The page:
Everything begins and ends with ¨Less is more¨
Before beginning any marketing activity, we like to begin with the following question: How can I create less to deliver more? And, before we hit the post or send button, we take a step back and ask ourselves a similar question: Can I take away (even more) to create more impact?
In an age of visual, information, and distraction overflow, our minds and eyes crave simplicity. Simple color palettes, less clutter, more white space, intentional words. When combined, these concepts create a sense of flow and togetherness to help you deliver maximum impact for your message.
The origins of minimalist design, and why it matters in marketing
While marketing is both an art and a science, the art of marketing is in how you combine visuals and words to create a story that will connect with your audience.
Design is a big part this. Design is much more than the visual look of something. It is a process of imagining and planning the creation of your idea. It is about putting yourself in the shoes of the person who is going to be using or reading or looking at whatever you are creating, and creating it with them in mind.
The concept that simplicity leads to good design is a phrase adopted in 1947 by architect and furniture designer Ludwig Mies Van Der Rohe, one of the founders of modern architecture and a proponent of simplicity of style.
Simplicity also connotes clarity of concept and ideas. When you’ve stripped something down to its essence, you’ve brought forth the most essential parts of what you are trying to showcase and communicate. I love what marketer Marc Schenker says about the minimalism design trend:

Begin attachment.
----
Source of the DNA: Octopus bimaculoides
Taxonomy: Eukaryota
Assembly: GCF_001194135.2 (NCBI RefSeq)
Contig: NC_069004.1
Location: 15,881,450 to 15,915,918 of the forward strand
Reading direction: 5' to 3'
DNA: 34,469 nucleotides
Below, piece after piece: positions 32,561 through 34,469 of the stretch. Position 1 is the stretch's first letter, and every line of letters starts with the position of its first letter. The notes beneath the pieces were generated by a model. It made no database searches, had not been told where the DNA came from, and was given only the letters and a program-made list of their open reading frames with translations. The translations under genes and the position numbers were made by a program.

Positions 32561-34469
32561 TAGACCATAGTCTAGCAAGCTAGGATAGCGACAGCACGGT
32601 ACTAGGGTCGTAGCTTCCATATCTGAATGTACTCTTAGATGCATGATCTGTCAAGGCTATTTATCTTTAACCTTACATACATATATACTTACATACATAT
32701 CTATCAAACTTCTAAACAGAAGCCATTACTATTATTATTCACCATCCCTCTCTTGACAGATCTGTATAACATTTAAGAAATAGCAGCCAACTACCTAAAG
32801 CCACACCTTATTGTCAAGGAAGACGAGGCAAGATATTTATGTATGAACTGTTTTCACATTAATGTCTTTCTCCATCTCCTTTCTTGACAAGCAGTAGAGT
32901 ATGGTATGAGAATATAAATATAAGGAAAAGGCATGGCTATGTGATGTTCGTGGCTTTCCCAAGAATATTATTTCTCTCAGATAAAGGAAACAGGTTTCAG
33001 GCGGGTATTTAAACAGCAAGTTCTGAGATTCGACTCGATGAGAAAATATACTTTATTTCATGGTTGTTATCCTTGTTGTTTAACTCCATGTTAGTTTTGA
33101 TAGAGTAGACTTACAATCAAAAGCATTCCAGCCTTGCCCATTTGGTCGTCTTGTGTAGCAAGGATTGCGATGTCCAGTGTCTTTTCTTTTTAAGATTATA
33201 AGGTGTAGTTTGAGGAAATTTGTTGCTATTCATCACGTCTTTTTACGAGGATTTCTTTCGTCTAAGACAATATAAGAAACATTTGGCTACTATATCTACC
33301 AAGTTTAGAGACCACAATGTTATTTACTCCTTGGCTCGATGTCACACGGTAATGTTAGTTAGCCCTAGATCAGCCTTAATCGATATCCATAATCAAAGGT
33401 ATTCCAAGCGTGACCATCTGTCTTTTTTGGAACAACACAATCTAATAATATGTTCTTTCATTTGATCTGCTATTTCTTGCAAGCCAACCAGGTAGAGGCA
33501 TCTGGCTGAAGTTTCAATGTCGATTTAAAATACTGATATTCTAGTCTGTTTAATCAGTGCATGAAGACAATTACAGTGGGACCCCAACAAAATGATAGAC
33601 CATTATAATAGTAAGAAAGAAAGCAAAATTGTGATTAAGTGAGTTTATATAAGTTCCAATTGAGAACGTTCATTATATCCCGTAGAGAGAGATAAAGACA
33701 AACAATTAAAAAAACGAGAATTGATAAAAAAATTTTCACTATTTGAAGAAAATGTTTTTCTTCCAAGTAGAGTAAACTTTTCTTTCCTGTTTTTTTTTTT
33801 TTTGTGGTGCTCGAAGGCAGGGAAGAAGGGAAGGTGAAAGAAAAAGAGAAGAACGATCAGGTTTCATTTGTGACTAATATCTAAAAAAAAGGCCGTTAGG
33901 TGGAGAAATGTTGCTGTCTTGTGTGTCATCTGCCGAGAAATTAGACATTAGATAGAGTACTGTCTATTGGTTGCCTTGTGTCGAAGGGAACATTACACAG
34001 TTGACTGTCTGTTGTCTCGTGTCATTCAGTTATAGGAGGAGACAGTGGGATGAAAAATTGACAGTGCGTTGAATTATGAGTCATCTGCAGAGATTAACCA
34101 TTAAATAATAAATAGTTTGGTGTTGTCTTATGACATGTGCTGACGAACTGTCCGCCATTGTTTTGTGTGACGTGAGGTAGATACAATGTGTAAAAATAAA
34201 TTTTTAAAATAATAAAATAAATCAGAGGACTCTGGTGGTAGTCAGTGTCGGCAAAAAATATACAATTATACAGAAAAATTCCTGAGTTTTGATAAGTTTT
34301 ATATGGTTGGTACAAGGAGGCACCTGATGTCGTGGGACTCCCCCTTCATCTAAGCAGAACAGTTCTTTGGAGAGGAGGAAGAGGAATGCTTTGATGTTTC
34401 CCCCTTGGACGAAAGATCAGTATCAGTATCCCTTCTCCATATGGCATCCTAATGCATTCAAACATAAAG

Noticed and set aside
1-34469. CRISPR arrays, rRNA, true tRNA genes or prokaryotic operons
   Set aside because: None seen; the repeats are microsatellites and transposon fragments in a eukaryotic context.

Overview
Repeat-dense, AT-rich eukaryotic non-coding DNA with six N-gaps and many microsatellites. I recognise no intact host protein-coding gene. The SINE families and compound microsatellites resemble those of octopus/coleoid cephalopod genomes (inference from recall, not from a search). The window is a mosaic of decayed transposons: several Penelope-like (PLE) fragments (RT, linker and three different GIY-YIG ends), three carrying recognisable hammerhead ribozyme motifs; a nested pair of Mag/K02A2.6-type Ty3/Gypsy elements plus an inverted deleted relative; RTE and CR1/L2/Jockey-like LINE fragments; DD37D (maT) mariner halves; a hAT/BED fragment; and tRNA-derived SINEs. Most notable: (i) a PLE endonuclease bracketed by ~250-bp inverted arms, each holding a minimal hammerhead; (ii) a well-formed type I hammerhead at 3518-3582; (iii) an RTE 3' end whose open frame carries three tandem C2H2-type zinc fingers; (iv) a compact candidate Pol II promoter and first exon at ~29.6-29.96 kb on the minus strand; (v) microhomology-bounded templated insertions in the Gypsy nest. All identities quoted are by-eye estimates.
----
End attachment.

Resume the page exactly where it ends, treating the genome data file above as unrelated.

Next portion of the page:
As Marc points out, one of the most important principles in Zen is the concept of negative space, or Ma, a Japanese word which can be roughly translated as a “gap, pause space, or the space between two structural parts.” Effectively using the empty space between different elements is an important defining element in effective website design, PowerPoint, and just about any other kind of design in marketing.
Practicing less is more: Choose wisely
Most marketing nowadays relies on visual content. The power of Apple’s simplicity in messaging, storytelling, and design has been a global example that has set the standard for the less is more marketing principle. Yet, according to Google CEO Sundar Pichai, the average PowerPoint slide has 40 words. Imagining 40 words on one PowerPoint slide makes my eyes grow heavy and my head start spinning.
Our one tip to practicing less is more is to use restraint; choose every element wisely, and distill down to what’s fundamental and necessary. Simplify your content and adhere to visual hierarchy principles, including the Rule of 3 for effective communication. And as Albert Einstein so wisely said, if you can’t explain it to a six year old, then you don’t understand it yourself.